Big rig wrecks are on the rise in South Texas, particularly in oil-dense areas where shale harvesting is becoming more popular.
Eagle Ford shale field in South Texas is now the number one shale play in the world, in terms of activity, with more than 200 rigs in operation. Texas' oil production as a whole has now surpassed the entire country of Iraq. Accompanying the increase of oil production hotspots in Texas is an increase in the number of big rig and commercial truck wrecks.
According to the Department of Transportation (DOT), fatal accidents surrounding the Eagle Ford Shale area rose by 40% from 2011-2012 – that's a total 2,723 crashes. Compare this number to the traffic crash data for 2013 that was just released, and you'll see that the trend continues. In 2013, the same Eagle Ford area saw 3,430 severe crashes.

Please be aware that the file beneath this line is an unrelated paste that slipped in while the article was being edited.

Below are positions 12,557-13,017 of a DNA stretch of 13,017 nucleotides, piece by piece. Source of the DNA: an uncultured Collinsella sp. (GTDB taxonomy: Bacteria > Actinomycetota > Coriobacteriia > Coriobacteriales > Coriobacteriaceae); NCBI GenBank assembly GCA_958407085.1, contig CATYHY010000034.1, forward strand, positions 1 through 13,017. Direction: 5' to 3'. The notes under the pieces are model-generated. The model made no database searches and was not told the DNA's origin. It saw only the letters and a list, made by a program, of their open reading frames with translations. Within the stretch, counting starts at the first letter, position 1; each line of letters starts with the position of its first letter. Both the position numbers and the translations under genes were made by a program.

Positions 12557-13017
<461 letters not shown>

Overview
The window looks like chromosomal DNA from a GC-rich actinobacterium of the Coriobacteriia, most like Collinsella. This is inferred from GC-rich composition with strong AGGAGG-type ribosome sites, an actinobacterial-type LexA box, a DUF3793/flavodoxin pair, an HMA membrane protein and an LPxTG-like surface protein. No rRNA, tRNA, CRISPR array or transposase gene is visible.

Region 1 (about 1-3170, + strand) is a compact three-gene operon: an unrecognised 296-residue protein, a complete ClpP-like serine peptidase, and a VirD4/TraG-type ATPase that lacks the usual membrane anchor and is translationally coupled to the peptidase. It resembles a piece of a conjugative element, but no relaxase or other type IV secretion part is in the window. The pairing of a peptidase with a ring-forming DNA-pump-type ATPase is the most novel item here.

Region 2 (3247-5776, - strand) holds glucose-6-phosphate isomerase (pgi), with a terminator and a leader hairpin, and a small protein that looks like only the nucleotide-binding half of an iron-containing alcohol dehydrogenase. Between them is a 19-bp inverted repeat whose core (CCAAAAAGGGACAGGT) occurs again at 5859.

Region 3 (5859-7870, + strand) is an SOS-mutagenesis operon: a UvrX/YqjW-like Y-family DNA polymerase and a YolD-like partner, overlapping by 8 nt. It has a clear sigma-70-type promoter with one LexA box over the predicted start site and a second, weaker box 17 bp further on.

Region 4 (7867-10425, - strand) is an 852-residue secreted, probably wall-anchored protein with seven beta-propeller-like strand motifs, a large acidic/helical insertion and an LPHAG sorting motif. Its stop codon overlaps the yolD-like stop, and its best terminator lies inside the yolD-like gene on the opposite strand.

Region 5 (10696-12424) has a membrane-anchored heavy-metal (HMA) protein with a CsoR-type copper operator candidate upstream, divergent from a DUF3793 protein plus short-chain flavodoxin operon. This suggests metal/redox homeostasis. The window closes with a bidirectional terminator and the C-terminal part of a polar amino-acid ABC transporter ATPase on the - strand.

Federal regulators continue to crack down on commercial trucking laws, but despite strict Hours of Service regulations, mandatory truck inspections, and required safety monitoring technology, the accidents continue to happen with shocking regularity.
One contributing factor might be the Oilfield Exemption, which is essentially a loophole oil companies can use to avoid compliance with the federal trucking regulations. This exemption could allow truckers on-duty time that far exceeds the standard for other truckers.
The oil boom is undoubtedly a good thing for Texas' economy, and the U.S. economy as a whole, but there is also no doubt that the boom is contributing to a much higher volume of commercial trucking crashes, and consequently, serious injuries and fatalities.